This isn’t what stuck out, however. Dave told me about his conversations with non-white pastors in California and how being bi-vocational affects them. I had never really thought about it, mainly because I’m a young white dude who grew up in the middle class suburbs, but for many, many non-white pastors being employed by different places has been a reality for quite some time.
We didn’t talk about this much, but Dave’s passing comments really stuck with me. Why is it that most non-white pastors practice a trade that pays the bills while pastoring their church? Why is that our non-white brothers and sisters have been out of their studies and offices meeting people and being influences in their communities while most white pastors have been isolated inside the church walls? Perhaps it is because so many predominantly white churches, especially suburban middle class churches, have had plenty of financial wealth. So much so that they employ multiple pastors with larger paychecks and benefits. (Please don’t hear me saying anything negative about this reality. I’m merely pointing out the bi-vocational situation among white and non-white pastors based on a simple conversation.)
I recently read The Next Evangelicalism: Freeing the Church from Western Cultural Captivity. It addresses the fact that the Western, especially the American, white church is declining in population while the non-white population is rising. Basically, the underlying premise of the book is the lessons in faith and practice we white Americans can learn from our non-white church family. Such is the case with being bi-vocational. What can we learn from those who have had to be bi-vocational? How can we humbly discuss our struggles and anxieties in ways that can result in them turning into strengths and possibilities? What strategies could we take away from those who have been expanding the kingdom year in and year out in both the pastorate and in public?
There are many other questions that come from this. Hopefully, we can all learn for the benefit of others.
Thanks for the conversation Dave. It was appreciated.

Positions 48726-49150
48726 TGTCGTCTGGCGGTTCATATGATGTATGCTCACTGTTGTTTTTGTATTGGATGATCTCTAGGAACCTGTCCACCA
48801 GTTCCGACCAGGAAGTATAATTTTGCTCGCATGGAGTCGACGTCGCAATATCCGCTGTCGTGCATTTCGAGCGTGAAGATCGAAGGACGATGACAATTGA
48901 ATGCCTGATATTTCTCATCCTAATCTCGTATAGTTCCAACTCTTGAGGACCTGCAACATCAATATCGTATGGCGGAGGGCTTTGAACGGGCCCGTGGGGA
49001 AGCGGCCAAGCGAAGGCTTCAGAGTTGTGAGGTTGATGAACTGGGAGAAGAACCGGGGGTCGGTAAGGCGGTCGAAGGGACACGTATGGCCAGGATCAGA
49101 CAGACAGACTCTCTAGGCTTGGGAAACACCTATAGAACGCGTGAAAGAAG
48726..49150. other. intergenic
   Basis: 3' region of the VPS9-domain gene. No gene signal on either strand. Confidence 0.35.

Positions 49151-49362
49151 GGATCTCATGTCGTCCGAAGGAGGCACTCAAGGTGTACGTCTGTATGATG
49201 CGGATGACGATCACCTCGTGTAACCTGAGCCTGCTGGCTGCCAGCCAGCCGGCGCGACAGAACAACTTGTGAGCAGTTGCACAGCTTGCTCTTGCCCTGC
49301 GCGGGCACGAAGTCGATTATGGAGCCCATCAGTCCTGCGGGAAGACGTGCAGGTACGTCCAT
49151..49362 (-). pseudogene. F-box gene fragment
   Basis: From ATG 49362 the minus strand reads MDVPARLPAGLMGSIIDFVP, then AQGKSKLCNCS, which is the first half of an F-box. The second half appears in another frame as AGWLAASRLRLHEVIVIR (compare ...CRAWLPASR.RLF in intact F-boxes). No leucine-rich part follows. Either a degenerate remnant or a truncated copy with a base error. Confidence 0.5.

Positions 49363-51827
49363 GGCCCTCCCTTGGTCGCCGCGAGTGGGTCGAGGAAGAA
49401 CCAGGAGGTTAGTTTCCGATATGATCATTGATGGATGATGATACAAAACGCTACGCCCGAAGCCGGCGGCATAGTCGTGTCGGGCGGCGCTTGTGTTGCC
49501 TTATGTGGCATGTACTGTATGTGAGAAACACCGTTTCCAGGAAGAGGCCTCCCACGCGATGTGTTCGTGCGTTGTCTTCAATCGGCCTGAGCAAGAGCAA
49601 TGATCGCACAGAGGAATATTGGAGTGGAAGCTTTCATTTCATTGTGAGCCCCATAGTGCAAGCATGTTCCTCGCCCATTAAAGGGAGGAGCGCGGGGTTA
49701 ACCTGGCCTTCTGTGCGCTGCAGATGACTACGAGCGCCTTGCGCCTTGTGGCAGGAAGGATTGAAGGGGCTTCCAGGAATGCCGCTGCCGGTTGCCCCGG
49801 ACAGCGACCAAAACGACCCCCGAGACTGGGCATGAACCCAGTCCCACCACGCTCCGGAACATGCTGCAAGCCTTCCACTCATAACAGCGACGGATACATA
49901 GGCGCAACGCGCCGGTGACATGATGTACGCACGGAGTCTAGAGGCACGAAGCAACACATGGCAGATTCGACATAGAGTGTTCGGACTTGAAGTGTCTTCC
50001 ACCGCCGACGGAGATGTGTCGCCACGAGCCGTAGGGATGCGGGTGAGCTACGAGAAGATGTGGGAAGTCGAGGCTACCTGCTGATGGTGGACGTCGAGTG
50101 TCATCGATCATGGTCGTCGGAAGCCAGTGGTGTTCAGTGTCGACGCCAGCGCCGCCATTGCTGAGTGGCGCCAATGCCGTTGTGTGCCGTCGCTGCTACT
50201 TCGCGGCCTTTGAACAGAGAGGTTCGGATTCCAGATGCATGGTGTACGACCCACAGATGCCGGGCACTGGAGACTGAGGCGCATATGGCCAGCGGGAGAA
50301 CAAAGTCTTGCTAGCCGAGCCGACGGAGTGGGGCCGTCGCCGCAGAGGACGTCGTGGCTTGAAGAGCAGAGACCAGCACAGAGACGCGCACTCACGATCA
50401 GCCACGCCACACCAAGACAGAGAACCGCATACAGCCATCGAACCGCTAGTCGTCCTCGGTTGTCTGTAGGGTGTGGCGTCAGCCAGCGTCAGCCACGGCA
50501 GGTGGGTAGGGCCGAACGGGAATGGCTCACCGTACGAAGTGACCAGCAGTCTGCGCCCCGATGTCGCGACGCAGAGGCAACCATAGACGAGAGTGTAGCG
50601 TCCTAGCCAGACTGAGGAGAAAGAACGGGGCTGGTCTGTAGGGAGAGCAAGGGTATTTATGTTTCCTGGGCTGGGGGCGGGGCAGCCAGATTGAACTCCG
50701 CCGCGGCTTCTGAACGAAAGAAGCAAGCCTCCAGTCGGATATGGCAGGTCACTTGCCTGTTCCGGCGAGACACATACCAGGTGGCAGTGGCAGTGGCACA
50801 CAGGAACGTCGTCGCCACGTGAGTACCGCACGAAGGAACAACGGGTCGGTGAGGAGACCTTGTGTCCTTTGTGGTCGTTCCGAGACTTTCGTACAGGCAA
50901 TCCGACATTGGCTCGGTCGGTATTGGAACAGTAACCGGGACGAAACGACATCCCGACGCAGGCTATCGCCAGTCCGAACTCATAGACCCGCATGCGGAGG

I returned from my time at the Ecclesia National Gathering last night despite the somewhat treacherous driving conditions. Overall, it was a great time of meeting new people, reconnecting with some older friends, and learning about spiritual formation. In the next few posts, I’ll give some of the highlights of our time and what they may hold for the future.
As I mentioned in the last post, Todd Hunter and MaryKate Morse were the two main speakers. They opened our time Wednesday afternoon with a general introduction to what spiritual formation entails. A simple definition was given: “Spiritual formation is the process of being conformed to the image of Christ for the sake of others.” This is a great, concise definition with some key elements to being the people of God.
First, it is a process. In many Christian circles the emphasis is on salvation (typically a very reduced version of it: dying and going to heaven someday) and then anything of substance usually tails off. Discipleship and formation aren’t necessarily entered into the equation because it is simply seen as that: an equation. Rather than being seen as a process we enter into through salvation, Christian faith is seen as a decision in which all the benefits of said decision are immediately ours. The reality is that life is the process time in which Christ forms us into his image. It is a lifelong journey.